Crude oil for November delivery rose 64 cents, or 1.2 percent, to close at $53.31 a barrel on the New York Mercantile Exchange. Oil reached $53.40, the highest intraday price since futures began trading in 1983. Prices rose 6.4 percent this week and were up 79 percent from a year ago. Futures have risen in 15 of the last 17 sessions and for the last four weeks.

In London, the November Brent crude-oil futures contract rose 81 cents, or 1.7 percent, to close at a record $49.71 a barrel on the International Petroleum Exchange. Prices reached $49.75, the highest intraday price since the contract began trading in 1988.


©2004 Bloomberg L.P. All rights reserved.
http://quote.bloomberg.com/apps/news?pid=1...=top_world_news




--------------------
QUOTE
"Ye shall know them by their fruits"
~ Matthew 7:16

"Believe nothing. No matter where you read it, or who said it, even if I have said it, unless it agrees with your own reason and your own common sense."
~ Buddha
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Posted: Oct 9 2004, 12:06 AM
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Meanwhile, we continue to turn out in the seemingly countless millions, the huge beasts called SUVs, that guzzle the petrol without conscience. I can see the need for an 18 wheeler needing a ton of fuel, but a family car? Stuff 'em, I say. If we have to pay more for our gasoline, it seems like a fair trade. Keep the fuel oil prices down so the homes needing it for heat in the winter can have it at a reasonable cost and the diesel for the truckers down in price so our commerce can be handled at an affordable price. Do it by making the gas guzzlers pay through the nose. I'd take a hit because the last car I bought has the big engine, not the thrifty four banger, but that was my choice. As long as our choices are cheap, we will select them. I do remember the long lines at the pumps back in the 70's. That resulted in tax breaks for energy efficient all kinds of things. Those breaks were repealed years ago and I think the result of that shortsightedness is a great part of why we have a problem today. Maybe we need a reminder.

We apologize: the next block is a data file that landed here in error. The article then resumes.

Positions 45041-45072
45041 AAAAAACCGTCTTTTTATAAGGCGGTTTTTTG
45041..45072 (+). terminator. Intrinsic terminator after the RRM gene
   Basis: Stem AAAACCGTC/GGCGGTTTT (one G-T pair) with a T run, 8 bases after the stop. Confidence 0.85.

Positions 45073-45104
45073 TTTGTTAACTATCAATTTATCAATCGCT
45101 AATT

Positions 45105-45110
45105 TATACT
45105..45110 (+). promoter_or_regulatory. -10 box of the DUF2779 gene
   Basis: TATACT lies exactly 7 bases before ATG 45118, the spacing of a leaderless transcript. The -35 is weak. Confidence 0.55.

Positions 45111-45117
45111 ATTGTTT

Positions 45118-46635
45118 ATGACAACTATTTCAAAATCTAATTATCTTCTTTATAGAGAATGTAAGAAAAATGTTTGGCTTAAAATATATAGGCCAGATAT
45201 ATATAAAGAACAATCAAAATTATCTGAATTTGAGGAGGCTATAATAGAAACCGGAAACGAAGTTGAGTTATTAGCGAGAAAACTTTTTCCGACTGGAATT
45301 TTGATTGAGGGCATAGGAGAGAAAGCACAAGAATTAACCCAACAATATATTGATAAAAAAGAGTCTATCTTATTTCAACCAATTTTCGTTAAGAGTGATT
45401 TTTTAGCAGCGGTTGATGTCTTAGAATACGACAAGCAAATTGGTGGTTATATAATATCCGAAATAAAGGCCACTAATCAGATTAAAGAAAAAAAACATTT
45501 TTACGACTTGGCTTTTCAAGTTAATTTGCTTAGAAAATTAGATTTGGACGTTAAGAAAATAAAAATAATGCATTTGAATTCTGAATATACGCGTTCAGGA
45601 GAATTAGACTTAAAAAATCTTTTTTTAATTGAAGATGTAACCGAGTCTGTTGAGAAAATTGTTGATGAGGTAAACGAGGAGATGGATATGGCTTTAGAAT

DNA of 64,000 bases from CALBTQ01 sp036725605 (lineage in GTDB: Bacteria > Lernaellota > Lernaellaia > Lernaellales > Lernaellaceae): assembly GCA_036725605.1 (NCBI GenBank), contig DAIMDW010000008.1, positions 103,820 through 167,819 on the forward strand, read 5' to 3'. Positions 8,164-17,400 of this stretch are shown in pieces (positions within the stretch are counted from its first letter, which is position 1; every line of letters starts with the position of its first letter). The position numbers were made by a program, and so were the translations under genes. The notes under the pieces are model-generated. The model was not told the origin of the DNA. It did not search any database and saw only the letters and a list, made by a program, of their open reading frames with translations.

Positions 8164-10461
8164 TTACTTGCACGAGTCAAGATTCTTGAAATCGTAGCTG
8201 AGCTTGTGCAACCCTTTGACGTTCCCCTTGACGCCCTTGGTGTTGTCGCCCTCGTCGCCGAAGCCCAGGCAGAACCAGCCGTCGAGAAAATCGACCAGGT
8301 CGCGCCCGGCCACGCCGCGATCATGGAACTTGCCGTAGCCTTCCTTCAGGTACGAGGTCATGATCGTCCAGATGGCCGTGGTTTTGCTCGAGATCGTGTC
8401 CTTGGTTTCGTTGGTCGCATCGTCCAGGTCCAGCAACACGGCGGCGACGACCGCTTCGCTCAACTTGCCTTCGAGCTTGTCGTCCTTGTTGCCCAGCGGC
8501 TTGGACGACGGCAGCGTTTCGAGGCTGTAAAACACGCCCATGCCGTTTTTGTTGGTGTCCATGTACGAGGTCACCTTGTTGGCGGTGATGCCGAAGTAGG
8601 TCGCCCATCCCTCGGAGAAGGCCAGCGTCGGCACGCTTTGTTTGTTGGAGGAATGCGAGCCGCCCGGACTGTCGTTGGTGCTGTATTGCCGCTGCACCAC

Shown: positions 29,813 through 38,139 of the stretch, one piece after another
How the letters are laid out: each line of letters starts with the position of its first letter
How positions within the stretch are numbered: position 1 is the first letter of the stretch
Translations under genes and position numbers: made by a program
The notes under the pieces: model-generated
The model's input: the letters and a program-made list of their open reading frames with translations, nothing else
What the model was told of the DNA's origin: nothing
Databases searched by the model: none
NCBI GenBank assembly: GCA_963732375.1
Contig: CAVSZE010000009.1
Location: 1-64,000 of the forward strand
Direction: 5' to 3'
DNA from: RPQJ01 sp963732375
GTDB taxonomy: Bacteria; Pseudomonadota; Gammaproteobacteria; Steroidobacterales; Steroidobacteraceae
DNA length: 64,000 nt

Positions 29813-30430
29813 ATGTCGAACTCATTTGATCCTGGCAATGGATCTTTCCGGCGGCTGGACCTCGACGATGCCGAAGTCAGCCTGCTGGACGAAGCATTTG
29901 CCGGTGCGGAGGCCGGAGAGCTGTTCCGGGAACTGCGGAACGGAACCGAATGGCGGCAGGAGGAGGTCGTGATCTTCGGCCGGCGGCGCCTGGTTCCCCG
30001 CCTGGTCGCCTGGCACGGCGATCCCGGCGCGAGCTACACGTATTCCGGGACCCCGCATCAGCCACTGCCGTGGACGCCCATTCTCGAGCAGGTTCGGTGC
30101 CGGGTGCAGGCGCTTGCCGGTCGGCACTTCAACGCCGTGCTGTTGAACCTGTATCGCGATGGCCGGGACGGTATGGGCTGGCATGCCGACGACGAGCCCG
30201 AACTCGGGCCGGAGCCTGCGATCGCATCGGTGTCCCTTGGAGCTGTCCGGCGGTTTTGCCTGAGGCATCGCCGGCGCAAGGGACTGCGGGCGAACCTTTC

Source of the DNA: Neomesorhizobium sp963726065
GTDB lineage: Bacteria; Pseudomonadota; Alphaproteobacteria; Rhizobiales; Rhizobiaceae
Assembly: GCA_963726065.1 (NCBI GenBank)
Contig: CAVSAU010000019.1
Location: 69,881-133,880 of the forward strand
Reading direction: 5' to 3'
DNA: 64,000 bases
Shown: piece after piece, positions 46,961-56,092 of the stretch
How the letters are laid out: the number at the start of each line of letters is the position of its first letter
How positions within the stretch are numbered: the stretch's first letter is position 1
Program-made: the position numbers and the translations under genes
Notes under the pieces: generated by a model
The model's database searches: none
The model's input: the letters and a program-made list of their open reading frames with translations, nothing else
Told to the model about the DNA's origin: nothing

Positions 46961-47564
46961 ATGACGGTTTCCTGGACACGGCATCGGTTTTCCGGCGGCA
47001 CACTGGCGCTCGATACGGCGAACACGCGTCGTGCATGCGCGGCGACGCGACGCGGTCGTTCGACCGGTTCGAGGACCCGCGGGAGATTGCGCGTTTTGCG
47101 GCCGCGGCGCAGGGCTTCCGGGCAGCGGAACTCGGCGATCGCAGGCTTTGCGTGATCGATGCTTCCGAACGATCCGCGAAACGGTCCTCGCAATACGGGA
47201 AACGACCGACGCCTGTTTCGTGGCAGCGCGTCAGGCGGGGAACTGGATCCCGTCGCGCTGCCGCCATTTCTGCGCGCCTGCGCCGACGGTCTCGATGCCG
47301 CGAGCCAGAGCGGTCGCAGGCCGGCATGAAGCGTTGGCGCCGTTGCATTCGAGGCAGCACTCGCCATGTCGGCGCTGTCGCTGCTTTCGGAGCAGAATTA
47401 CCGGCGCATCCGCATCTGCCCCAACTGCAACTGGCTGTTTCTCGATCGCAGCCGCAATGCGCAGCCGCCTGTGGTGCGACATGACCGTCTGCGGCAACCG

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Posted: Oct 10 2004, 07:35 AM
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It is not just the SUV..It is supply and demand-we will pay for peoples demands.

Our country is wasteful..We waste and throw away things instead of recyling..

People walk instead of drive 1/2 mile. Or commute with other drivers..Or keep there house's at 65-68 degrees instead of 73-77.. Close off rooms in their homes that are not used on a regular basis..Put warmer clothes on.. Practice conserving..

Terry- pinkelephant.gif





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Master Of His Domain
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Posted: Oct 10 2004, 05:17 PM
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Some good responses in this thread. Cool!

I'd just like to say...

Conserve - Recycle - Preserve

sun.gif

USE CLEAN ENERGY

face.gif




--------------------
QUOTE
"Ye shall know them by their fruits"
~ Matthew 7:16

"Believe nothing. No matter where you read it, or who said it, even if I have said it, unless it agrees with your own reason and your own common sense."
~ Buddha
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Posted: Oct 10 2004, 07:57 PM